“God” thinks the US shale revolution isn’t all it’s cracked up to be. Andy Hall, an oil trader whose savvy has earned him that divine nickname, is pointing to the tendency of output to decline precipitously over the life of a shale well as a sign that fracking’s capacity to permanently reshape the global energy scene is more hype than substance. The FT reports:
“Shale oil and gas boom has been an incredible phenomenon and it would be ridiculous to argue that it is not having a transformational impact on the oil and gas industry,” Mr Hall said. But he immediately warned: “We feel that some of the wilder claims regarding its future prospects need to be tempered.” […]Mr Hall said that makes it “impossible to maintain production . . . without constant new wells being drilled [which would] require high oil prices”.
Hall’s concern over the high decline rates of shale wells is legitimate. But in his new book, The Power Surge: Energy, Opportunity, and the Battle for America’s Future, Michael Levi describes why this fear might be overblown:
When skeptics estimate the impact of weaker well performance on shale gas economics, they typically treat drillers’ costs as fixed; as a result, slightly lower performance can all too easily destroy the economic prospects of a given well. In practice, one of the biggest costs of production—the cost of leasing gas-rich territory from landowners—isn’t fixed at all. If the value of the gas falls because it turns out to be less economical to extract it, lease prices will drop too, blunting the ultimate impact on production. Moreover, as drillers gain experience and innovate, their other costs fall too.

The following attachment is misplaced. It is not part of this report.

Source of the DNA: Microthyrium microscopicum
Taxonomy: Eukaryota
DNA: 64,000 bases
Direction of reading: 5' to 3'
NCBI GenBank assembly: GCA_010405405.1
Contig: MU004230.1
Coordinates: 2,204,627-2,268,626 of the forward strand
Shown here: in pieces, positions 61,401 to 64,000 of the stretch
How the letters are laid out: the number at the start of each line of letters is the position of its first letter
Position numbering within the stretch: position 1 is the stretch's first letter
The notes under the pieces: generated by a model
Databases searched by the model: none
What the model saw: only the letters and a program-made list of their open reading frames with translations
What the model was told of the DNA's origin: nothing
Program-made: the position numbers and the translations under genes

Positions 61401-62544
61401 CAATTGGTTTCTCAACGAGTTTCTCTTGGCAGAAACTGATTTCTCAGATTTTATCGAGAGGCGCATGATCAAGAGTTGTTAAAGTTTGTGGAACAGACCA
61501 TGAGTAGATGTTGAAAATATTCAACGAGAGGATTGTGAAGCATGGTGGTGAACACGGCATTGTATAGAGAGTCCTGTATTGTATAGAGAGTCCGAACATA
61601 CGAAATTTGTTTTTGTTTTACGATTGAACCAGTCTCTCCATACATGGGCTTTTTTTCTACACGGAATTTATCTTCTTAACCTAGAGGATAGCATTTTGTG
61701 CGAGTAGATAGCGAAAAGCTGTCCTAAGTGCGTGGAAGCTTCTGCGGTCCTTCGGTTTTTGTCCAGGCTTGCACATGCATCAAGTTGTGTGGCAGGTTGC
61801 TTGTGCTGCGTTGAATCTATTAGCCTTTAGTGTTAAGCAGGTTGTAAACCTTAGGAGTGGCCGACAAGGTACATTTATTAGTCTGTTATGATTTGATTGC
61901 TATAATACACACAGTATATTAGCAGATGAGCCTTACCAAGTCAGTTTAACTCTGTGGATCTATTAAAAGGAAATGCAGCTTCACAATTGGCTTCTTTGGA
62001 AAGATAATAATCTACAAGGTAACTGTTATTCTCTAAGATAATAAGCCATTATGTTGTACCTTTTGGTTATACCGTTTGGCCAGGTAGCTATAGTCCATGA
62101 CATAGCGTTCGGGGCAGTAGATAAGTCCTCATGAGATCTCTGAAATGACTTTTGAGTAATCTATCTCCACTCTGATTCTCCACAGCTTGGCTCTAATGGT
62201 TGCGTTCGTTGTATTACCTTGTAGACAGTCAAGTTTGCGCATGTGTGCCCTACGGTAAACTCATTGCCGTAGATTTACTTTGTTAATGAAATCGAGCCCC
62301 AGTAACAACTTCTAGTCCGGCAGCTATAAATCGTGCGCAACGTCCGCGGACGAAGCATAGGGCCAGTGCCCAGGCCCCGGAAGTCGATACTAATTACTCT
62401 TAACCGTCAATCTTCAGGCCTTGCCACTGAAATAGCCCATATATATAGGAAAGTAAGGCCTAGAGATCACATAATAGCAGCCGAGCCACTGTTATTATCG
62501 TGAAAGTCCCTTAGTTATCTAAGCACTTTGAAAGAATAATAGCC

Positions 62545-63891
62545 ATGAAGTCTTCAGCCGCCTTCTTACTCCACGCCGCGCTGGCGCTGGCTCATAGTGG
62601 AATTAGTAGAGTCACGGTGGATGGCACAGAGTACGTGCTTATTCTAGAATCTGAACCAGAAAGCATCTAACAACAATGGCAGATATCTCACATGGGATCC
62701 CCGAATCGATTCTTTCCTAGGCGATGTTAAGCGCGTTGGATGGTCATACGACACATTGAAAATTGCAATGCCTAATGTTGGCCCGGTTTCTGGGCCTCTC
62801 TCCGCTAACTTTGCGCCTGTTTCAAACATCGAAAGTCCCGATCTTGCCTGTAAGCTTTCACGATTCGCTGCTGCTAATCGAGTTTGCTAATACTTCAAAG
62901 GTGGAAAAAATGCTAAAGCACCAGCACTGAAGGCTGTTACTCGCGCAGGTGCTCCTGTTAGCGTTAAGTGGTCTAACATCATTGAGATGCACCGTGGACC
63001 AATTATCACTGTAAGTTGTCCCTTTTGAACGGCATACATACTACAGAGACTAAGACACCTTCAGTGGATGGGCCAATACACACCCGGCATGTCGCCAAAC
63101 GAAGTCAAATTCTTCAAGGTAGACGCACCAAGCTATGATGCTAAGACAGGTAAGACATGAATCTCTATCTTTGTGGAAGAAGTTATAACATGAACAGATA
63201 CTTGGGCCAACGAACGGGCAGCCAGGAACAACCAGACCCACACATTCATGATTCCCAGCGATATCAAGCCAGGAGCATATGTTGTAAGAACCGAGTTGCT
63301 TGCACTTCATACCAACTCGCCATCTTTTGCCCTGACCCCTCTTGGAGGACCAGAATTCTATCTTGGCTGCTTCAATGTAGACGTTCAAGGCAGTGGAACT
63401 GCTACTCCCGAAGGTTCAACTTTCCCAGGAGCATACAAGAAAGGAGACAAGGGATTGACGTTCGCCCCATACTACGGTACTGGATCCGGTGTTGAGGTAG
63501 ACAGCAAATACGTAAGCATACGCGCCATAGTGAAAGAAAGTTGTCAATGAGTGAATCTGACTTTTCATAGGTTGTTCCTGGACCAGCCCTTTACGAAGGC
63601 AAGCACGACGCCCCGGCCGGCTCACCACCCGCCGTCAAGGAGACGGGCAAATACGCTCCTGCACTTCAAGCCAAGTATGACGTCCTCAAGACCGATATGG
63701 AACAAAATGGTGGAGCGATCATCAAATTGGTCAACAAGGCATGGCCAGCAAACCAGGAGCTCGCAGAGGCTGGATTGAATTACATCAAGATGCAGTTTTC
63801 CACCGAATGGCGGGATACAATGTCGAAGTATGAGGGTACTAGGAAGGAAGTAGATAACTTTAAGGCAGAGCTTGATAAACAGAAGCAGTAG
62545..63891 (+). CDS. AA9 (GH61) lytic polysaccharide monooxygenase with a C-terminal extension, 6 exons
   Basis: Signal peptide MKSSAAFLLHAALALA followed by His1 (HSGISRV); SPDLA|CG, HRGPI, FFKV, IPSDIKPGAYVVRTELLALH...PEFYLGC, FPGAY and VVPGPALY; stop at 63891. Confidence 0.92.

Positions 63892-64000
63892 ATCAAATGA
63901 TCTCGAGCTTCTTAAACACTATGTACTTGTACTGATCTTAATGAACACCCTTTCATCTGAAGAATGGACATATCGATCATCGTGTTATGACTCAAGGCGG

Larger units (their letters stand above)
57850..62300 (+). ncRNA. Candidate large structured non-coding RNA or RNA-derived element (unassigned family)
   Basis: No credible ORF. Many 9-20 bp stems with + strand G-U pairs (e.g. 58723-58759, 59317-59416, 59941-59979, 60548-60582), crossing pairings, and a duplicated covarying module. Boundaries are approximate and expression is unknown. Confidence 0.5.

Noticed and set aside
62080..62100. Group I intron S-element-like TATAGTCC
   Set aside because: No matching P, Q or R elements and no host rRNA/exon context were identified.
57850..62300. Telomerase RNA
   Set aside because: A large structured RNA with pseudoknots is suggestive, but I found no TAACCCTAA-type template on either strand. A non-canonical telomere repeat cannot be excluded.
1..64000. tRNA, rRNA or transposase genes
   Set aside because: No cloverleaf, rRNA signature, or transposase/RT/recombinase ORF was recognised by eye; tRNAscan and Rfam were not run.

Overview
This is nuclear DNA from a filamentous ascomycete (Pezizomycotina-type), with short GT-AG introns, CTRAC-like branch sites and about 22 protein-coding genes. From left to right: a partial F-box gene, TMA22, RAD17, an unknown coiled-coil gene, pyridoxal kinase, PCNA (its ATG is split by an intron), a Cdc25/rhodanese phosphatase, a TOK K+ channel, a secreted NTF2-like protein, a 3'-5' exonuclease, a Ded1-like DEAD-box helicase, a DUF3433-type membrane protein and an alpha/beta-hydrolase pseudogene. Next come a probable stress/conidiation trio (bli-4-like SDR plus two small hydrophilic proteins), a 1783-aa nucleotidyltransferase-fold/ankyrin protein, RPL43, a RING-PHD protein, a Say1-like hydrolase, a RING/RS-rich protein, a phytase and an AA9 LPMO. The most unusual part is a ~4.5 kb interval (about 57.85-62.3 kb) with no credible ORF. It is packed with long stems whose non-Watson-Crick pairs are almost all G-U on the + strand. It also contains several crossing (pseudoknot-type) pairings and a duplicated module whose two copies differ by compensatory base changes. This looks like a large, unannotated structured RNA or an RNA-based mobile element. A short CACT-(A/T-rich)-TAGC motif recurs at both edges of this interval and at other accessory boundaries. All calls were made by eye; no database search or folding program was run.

Quick note: if you’re at all interested in the shale boom, read Levi’s book. It finds the middle ground between green and brown zealotry and gives some great in-depth analysis.In that passage, Levi partly addresses Hall’s concerns. As time goes on, the industry is going to continue to innovate, especially as larger companies start throwing more money at fracking research and development. Predicting the future based on the technology of today is never a good idea.It would be a mistake to discount the wisdom of a deified oil trader entirely, but there are still many promising signs that shale is the real deal. So let’s temper our enthusiasm for America’s energy future, but not extinguish it.[Oil rig image courtesy of Shutterstock]